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Is food diversity done for?

17 August 20150 comments

Traditional food is disappearing from around the globe – from the steady decline of street hawkers in Singapore to the dilution of Melbourne’s famous culinary melting pot.

A plethora of factors, including homogenization and industrialisation, have created the decline of authentic food available from local supermarkets and restaurants.

The influx of western ideas and goods in foreign lands has crowded out many local cultures, but progress in the western world has also depleted the range of local food and migrant cooking.

America, like Australia, is made up of a culturally rich landscape and has been for a long time.

Before the railway system was created in America, food that was eaten was produced almost entirely locally, recipes completely limited by geography.

During this time, the nation was made up of farmers, instead of the population of urban and suburban-dwellers that it is today.

In 1760 farmers made up 90% of the American workforce, in 1950 they made up 12.2% and 1990 it had plummeted to 2.6%.

The industrialisation of the food system lead to an array of food types being available from all areas, scattering the concept of regional food cultures.

Throughout the world similar problems of over-accessibility have greatly altered eating habits. In the last decade in particular how we eat has rapidly changed, with chain supermarkets taking over corner shops in Europe.

In Prague there was an abundance of small local markets up to the early 1990s, but the trend to become modern and westernised took over and replaced family owned business with national conglomerates.

It seems that in certain ways accessibility has confined our food tastes rather than broadening them, limiting the range of our food experiences.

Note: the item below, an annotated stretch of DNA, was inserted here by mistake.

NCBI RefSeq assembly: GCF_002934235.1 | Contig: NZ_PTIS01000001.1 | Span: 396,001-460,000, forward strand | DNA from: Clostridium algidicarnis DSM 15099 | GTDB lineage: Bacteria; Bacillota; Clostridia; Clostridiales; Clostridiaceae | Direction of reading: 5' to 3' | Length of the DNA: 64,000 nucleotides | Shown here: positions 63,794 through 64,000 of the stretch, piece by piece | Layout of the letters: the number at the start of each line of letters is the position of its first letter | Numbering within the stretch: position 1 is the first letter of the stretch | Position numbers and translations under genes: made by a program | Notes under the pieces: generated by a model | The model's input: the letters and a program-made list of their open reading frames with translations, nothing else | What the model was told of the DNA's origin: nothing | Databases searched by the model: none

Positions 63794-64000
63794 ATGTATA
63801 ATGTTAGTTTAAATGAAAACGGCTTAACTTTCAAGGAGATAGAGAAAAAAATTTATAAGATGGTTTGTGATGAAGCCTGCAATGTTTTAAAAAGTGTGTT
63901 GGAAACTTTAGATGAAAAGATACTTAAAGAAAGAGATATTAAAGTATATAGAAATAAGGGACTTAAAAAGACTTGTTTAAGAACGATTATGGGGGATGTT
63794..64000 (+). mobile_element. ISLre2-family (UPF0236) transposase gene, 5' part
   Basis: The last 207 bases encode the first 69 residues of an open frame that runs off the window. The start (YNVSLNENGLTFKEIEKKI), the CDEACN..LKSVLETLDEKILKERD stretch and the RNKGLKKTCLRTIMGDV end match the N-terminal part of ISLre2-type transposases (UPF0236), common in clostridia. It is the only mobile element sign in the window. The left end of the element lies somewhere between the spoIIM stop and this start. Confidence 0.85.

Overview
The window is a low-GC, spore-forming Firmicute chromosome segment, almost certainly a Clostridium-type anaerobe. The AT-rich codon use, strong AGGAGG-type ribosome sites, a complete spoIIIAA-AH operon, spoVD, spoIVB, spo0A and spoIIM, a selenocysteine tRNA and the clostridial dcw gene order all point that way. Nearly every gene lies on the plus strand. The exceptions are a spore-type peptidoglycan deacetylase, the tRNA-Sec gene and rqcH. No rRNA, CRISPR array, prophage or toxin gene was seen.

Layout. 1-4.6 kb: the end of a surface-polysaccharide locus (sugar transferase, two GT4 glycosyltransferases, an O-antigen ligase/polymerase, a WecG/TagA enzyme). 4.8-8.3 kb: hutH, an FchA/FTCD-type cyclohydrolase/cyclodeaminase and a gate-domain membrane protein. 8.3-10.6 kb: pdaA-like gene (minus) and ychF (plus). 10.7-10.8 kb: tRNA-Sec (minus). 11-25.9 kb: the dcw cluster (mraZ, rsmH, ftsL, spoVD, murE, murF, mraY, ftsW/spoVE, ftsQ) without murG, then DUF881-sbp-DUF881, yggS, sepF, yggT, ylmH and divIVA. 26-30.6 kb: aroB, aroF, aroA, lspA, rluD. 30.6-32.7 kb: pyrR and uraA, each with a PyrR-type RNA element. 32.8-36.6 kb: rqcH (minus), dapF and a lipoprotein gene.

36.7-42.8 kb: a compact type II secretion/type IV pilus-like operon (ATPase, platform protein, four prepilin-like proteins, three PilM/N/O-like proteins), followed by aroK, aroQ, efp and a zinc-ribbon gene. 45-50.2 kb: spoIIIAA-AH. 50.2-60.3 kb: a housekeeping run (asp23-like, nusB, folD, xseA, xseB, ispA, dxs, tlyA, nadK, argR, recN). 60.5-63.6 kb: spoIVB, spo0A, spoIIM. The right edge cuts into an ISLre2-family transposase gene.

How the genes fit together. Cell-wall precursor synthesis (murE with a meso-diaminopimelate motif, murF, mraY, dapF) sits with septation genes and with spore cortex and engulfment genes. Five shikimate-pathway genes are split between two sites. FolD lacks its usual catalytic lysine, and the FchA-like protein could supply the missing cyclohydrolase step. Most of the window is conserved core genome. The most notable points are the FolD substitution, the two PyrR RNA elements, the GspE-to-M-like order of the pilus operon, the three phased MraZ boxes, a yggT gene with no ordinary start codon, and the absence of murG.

But what of the food spread out on the dinner table each night? Are migrants to Australia continuing to keep their traditions alive or have food wants changed to the level of only craving the same as what everyone else is eating?

Is a home cooked Mantı still sitting pretty on Turkish dinner tables in Melbourne or has it been replaced with bangers and mash?

Helen Benny has been asking similar questions in her PhD on food traditions in local Melbourne communities.

There has been little research on the influence multiculturalism has on food trends in Australia, which is why Helen’s findings are so significant.

Her research shows that only traditional food culture is being kept alive within migrant’s homes in Australia, but also the importance of maintaining that culture.

“Eating, one of our most basic needs, imbues a sense of curiosity and generosity that allows people from all backgrounds to come together,” said Helen.

“At a broader level it’s also important because, for the average Australian, food is often the first point of contact with different cultures and cultural practices,” she said. “So it becomes an important part of intercultural communities and communication.”

“There is a danger of becoming too nostalgic about the past,” Benny said. “The people I interviewed were aware that much of the food they or their parents used to eat was of poorer quality. Another important factor in this is that many ‘traditional’ cuisines rely on someone (most often a woman) having enough time and energy to spend long hours cooking from scratch. Preserving traditions relies on some adaptations,” said Helen.

The modernisation and homogenization of our world has caused the loss of authentic flavours and recipes, but has our desire to taste the diverse and different expired too?

Helen believes it hasn’t, finding that many of her interviewees were interested in the people around them and their food, no matter what their origin.

“Several people emphasised that they felt it was really important to establish ties with and to learn the ways of other people who were in the community. There was a great sense of hope of what Australia will become.”


Ruby Brown
AMES Australia Staff Writer